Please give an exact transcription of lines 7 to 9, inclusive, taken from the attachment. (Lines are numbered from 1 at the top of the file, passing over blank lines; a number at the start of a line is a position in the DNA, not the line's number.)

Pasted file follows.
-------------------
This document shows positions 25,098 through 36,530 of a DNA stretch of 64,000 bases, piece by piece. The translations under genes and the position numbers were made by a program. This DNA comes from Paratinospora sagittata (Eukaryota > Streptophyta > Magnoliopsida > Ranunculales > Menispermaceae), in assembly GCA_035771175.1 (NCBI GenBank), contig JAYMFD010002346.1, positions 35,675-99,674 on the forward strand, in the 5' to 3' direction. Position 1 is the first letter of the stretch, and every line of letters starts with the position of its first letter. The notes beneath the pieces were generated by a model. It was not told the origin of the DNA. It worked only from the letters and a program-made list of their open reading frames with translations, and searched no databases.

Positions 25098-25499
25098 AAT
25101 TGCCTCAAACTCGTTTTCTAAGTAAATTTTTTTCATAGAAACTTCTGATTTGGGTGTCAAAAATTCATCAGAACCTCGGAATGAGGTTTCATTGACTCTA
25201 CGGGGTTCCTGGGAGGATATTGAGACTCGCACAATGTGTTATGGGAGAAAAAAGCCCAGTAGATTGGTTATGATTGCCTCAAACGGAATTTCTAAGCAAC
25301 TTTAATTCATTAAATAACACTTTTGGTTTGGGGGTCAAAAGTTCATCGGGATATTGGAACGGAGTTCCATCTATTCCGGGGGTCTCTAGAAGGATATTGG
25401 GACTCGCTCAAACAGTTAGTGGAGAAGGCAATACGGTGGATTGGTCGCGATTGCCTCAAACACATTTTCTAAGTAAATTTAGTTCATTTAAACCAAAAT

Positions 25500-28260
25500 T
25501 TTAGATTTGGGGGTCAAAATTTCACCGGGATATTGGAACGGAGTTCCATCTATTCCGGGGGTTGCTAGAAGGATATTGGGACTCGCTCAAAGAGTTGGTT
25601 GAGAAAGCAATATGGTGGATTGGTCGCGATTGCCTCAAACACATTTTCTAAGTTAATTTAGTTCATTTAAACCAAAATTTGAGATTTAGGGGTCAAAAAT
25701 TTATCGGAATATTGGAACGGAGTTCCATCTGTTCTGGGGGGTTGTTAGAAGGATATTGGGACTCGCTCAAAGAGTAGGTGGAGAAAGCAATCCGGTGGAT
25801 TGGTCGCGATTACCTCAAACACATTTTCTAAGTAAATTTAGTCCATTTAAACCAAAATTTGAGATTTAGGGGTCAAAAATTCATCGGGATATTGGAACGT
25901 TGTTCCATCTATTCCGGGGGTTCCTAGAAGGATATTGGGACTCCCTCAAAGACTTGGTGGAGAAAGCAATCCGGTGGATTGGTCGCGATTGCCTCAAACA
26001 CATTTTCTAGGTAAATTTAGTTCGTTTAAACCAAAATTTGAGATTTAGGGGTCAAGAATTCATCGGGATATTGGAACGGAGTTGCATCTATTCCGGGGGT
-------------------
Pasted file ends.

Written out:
25401 GACTCGCTCAAACAGTTAGTGGAGAAGGCAATACGGTGGATTGGTCGCGATTGCCTCAAACACATTTTCTAAGTAAATTTAGTTCATTTAAACCAAAAT

Positions 25500-28260
25500 T